Shakespeare News

400th Foolery | Fit for a Fool

By April 15, 2016 No Comments

With the explosion of Shakespeare that the 400th deathaversary has sparked there’s more Shakespeare foolery news to be had than normal, which in our books is great news! This week we’ve got tales of opportunities to buy your own folio, Shakespeare stamps, the upcoming birthday/deathday celebrations and more.

First of all, have you ever wanted to get your mitts on a folio? Not just to hold for a moment but to own, really own. Well if your answer to this is a resounding “Yes!” then you’re in luck. At the end of May not one, not two, not even three but four Folios are going on sale. Dubbed “the holy grail” (which doesn’t mean you need to dress as Indiana Jones to collect them, though you’d certainly score some bonus Shakespeare Standard points!) they don’t come cheap and are expected to sell at between £800,000 and £1.2 million, leaving quite a hole in your pocket. Before they go on sale you can go and window shop at Christies in London not quite discovering or owning the holy grail but still a bit of an adventure!

We are such stuff as dreams are made on; and our little life is rounded with a sleepSticking with 400th festivity for the moment, if you’re based in the UK you can use Shakespearean lines to send letters. No, I’m not suggesting your write to your mother only in Shakespearean verse, but you can buy a collection of stamps in Shakespeare’s honour. Featuring lines from Hamlet, The Tempest and Julius Caesar among others this, like the celebratory coinage, is one way Shakespeare’s death is certainly making a mark in the UK, and perhaps a more affordable way to celebrate than purchasing the pricy folios!

 

Shakespeare is also riding the tube this year, ok, not literally – I think if he showed up on the subway that would make some international headlines! Nonetheless, in honour of his death a new design has been drawn of the iconic London tube map. Sounds a bit weird, well bear with me. The idea behind the project was to consider connections that can be drawn across the plays through themes and characters, as well as to show select theatres where Shakespeare’s plays were performed and no, I don’t just mean the Globe! You can pick up a poster of this from the London Transport Museum on at the Globe or on the online shop of either.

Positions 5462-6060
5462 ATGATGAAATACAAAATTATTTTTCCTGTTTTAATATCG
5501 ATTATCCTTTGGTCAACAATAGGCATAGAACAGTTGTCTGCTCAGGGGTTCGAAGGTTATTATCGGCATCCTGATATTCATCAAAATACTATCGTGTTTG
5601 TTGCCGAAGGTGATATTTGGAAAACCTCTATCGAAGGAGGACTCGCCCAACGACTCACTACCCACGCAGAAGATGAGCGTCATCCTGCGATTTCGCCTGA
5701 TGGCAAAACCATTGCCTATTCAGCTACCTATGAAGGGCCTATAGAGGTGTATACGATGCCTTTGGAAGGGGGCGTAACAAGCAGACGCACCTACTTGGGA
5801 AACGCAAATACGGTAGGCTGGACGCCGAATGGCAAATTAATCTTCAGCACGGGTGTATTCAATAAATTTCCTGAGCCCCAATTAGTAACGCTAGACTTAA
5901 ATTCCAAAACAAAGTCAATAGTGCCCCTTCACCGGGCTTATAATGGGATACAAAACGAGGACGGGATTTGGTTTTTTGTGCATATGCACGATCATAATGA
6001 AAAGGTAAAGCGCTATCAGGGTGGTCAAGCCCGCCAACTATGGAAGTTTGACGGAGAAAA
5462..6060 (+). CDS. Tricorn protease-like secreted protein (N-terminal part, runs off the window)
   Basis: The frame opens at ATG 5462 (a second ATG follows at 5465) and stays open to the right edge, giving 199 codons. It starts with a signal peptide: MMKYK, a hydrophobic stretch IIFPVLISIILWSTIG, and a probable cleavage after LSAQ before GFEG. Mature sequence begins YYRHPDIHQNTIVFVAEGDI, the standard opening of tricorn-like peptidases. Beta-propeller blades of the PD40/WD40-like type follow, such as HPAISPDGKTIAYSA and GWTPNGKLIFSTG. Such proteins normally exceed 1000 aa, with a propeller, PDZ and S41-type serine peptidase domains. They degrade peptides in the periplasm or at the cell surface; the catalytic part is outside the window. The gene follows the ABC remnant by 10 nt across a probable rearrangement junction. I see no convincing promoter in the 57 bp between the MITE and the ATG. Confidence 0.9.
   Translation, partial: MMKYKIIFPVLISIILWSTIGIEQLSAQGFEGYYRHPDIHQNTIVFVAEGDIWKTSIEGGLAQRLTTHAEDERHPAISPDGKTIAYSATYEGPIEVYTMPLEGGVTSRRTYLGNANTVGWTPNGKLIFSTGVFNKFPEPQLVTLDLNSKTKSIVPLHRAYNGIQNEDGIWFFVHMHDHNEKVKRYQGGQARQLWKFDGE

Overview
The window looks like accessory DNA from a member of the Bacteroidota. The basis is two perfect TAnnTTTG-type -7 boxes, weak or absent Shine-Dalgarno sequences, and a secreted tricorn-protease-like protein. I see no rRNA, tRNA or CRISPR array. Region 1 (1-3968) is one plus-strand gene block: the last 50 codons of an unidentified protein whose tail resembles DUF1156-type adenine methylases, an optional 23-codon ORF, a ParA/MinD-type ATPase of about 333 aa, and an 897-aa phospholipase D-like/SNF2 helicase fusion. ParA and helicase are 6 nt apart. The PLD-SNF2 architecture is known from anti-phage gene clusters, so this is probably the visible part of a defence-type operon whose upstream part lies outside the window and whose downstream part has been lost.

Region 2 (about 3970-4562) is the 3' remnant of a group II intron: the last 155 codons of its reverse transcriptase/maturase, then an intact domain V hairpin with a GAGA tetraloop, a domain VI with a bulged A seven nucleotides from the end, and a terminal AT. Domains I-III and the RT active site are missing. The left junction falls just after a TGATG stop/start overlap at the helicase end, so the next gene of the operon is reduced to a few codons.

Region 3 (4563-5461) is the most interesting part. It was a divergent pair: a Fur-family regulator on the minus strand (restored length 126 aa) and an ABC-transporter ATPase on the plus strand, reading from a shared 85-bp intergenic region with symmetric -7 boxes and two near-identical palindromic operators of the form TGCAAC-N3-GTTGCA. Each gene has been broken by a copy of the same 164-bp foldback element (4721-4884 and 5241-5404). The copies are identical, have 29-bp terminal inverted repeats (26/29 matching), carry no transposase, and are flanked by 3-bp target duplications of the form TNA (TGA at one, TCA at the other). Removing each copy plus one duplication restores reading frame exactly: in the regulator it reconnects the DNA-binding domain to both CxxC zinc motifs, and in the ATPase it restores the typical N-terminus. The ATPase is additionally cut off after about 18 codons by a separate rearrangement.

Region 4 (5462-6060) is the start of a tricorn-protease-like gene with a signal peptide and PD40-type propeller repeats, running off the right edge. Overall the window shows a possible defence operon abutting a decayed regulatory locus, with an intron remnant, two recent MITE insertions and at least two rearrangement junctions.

In a fascinating exhibition opening at the Folger on Shakespeare and advertising you can see how he and his works have been used to sell all sorts of products including Coca-Cola. Yes, really! Click here to find out more.

If you can’t get enough of Shakespeare, his birthday, and his deathaversary then next weekend will surely be the highlight of your year. With all kinds of events kicking off across the globe (no pun intended..) to celebrate Shakespeare here’s just one thing you might be interested in, an event that you don’t even have to leave the sofa to enjoy. That’s right a TV show live from Stratford featuring an array of stars and all part of Shakespeare’s birthday bash. This airs on the BBC in the UK on the 23rd of April and will be available to view online after the event.

And finally, do you like to go to the theatre? Do you friends think it’s weird you still go and see plays? Well then this post from the toast might just be for you – it’s all about thinking about going to see a play and if, by the time you’ve finished the post you’re still keen then perhaps you’re a true play fanatic! My favourite description of a play is that it’s “a movie that spits on you” particularly as I recall am especially violent use of saliva at a Globe production of The Tempest I saw a few years ago. Steer clear from Caliban if you can folks!

That’s all for this week, thanks for checking in and, until next time, keep foolin’ around Shakespeare style!

Author Sarah Waters

Sarah Waters is a PhD student at Oxford Brookes University, England where she is currently researching female melancholia in the early modern period (as presented in Shakespearean and early modern drama and proto-medical treatises) and contemporary female depression. She is interested in all things Shakespeare related, particularly contemporary Shakespeare adaptation and appropriation.

More posts by Sarah Waters

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